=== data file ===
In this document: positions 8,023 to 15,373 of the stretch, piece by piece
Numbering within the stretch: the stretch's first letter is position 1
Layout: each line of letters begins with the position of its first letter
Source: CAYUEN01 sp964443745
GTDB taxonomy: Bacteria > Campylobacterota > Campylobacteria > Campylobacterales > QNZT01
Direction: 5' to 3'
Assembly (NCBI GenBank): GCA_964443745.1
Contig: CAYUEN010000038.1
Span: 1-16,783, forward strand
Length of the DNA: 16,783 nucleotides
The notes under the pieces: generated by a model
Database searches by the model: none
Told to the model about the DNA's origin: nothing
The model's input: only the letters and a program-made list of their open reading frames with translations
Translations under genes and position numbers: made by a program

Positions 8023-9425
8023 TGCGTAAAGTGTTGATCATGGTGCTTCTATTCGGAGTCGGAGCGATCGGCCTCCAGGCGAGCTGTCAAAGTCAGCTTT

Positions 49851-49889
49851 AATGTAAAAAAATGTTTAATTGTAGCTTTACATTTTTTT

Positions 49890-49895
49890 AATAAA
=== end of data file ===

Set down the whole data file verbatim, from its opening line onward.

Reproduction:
In this document: positions 8,023 to 15,373 of the stretch, piece by piece
Numbering within the stretch: the stretch's first letter is position 1
Layout: each line of letters begins with the position of its first letter
Source: CAYUEN01 sp964443745
GTDB taxonomy: Bacteria > Campylobacterota > Campylobacteria > Campylobacterales > QNZT01
Direction: 5' to 3'
Assembly (NCBI GenBank): GCA_964443745.1
Contig: CAYUEN010000038.1
Span: 1-16,783, forward strand
Length of the DNA: 16,783 nucleotides
The notes under the pieces: generated by a model
Database searches by the model: none
Told to the model about the DNA's origin: nothing
The model's input: only the letters and a program-made list of their open reading frames with translations
Translations under genes and position numbers: made by a program

Positions 8023-9425
8023 TGCGTAAAGTGTTGATCATGGTGCTTCTATTCGGAGTCGGAGCGATCGGCCTCCAGGCGAGCTGTCAAAGTCAGCTTT

Positions 49851-49889
49851 AATGTAAAAAAATGTTTAATTGTAGCTTTACATTTTTTT

Positions 49890-49895
49890 AATAAA